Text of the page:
Diagnosing fibromyalgia isn’t as straightforward as you may think.
While it may seem a “no-brainer” that the path towards healing from chronic pain lies in obtaining a diagnosis the reality of receiving one can be anything but easy. Pain which appears to be emanating from fractured vertebrae may actually be caused by a pinched nerve. Lower back pain may originate in knotted muscles mid-back. For the fibromyalgia sufferer, the difficulty is compounded by the fact that no test currently exists for a definitive diagnosis. The diagnosis is a clinical one which is made when a physician applies pressure to 18 specific points over the body. If at least 11 of these are tender to the touch and the patient has a history of diffuse musculoskeletal pain, a positive diagnosis is made. Often this diagnosis only comes after thousands of dollars in tests and numerous visits to a wide range of specialists. It is once test results read normal and a host of other maladies have been eliminated that a diagnosis often finally occurs.
My own journey with fibromyalgia began with a sore shoulder. My primary care physician referred me to an orthopedist specializing in shoulders. He in turn prescribed physical therapy after consulting x-rays. Three physical therapists, two orthopedists specializing in shoulders and one in spines, two rheumatologists’ visits and thousands of dollars in tests and treatments later, I finally received my diagnosis of fibromyalgia. I count myself fortunate as my journey only lasted 10 months. For many it can take years.
What have I learned from this journey? First and foremost, don’t give up. Some days it will take every ounce of strength and courage you possess just to roll out (and I mean that literally on those days where every movement causes pain) of bed in the morning. Do it anyway.
Second, don’t be afraid to question doctor prescribed treatments or procedures. I had never visited a physical therapist prior to fibromyalgia. I blindly accepted that the treatment would make me better even as my pain and lack of mobility increased. Physical therapy was in reality one of the worst treatments I could do as it often focuses on repetitive motions and strength conditioning which can quickly cause flare-ups for fibro sufferers.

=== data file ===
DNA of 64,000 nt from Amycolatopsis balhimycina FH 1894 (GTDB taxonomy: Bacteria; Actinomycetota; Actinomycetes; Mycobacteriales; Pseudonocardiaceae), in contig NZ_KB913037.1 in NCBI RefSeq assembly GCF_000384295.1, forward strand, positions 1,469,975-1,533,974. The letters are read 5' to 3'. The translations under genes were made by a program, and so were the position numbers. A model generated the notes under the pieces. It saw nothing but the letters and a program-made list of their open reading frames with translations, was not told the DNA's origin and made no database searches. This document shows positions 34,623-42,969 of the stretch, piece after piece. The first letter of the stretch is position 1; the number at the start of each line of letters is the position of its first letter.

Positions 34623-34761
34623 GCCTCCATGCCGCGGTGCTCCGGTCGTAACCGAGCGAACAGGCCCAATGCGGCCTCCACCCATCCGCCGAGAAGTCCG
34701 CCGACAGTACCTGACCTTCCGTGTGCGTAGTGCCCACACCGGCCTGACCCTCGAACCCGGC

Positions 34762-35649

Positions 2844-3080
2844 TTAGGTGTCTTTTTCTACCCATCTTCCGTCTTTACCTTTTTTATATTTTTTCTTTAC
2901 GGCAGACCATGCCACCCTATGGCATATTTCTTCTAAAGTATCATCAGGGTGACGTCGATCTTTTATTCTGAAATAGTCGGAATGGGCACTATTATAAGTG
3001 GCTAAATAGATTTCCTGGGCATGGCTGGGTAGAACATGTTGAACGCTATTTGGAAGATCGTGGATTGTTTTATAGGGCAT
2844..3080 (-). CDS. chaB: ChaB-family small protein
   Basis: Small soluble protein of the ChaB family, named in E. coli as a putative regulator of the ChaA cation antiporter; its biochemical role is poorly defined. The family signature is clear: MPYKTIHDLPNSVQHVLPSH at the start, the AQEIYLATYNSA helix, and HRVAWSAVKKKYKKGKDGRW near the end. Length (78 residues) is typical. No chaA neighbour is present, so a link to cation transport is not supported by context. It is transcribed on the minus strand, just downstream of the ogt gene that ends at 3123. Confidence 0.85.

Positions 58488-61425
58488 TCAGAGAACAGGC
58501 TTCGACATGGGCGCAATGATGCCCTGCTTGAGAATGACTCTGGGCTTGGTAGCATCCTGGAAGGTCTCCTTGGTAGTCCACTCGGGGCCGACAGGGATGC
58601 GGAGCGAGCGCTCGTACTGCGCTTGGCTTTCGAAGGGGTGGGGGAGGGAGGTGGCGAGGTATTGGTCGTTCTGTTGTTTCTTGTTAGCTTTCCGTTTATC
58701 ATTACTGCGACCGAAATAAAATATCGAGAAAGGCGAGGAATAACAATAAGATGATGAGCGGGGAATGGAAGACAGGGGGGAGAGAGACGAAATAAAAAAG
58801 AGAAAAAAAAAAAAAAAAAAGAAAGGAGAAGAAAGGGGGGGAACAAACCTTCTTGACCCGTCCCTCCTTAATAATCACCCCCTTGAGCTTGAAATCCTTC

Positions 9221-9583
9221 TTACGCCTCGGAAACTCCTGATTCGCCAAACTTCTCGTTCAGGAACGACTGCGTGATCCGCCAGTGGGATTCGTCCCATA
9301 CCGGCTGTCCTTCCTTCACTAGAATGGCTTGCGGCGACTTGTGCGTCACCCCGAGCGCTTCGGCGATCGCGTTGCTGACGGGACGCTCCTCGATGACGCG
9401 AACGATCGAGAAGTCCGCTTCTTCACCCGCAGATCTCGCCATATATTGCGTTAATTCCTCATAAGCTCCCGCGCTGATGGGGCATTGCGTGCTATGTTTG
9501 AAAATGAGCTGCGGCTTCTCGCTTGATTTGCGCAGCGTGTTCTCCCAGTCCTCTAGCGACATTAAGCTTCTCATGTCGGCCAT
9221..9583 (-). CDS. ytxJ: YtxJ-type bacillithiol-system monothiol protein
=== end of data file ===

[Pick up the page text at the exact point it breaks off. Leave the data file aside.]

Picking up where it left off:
Third, don’t be afraid to seek additional medical opinions or change medical professionals if one isn’t working for you. It took three physicals therapists before I found one who really listened to me and who became a key player in obtaining my diagnosis. One of the three made me feel that I was a hysterical female whose symptoms were all in her head. Get rid of anyone who makes you feel that way!
Four, seek out medical professionals and therapists who really listen to you. It was only after I found a physical therapist and orthopedist who listened to me and to each other that I was referred to my rheumatologist who was able to make my diagnosis. My massage therapist at Nimbus is a skilled listener. Because of that, in conjunction with an expertise in myofascial release massage, we have been able to tailor make a therapy plan that works best for me.
Five, keep a journal or log of your daily activities and symptoms.
At my lowest point, daily activities such as eating breakfast, washing and drying my hair and putting on my coat could only be accomplished with great difficulty and pain or with assistance. I now have full range of motions in my arms, shoulders and legs. I often walk a mile per day and lead a fairly normal life as long as I “listen” to my body. You can get there too. It all begins with a decision to either literally roll out of bed or to throw the covers over your head, stay in bed and cry. Choose to roll out (although an occasional covers over the head and good cry can be therapeutic as long as the next day you roll!)
Thanks to Nina at Nimbus Massage who acted as my arms and typed this blog for me when my arms were too fatigued to do so. It is only because of Nimbus’ skillful and compassionate care that I continue to move with ease most days and can write this blog.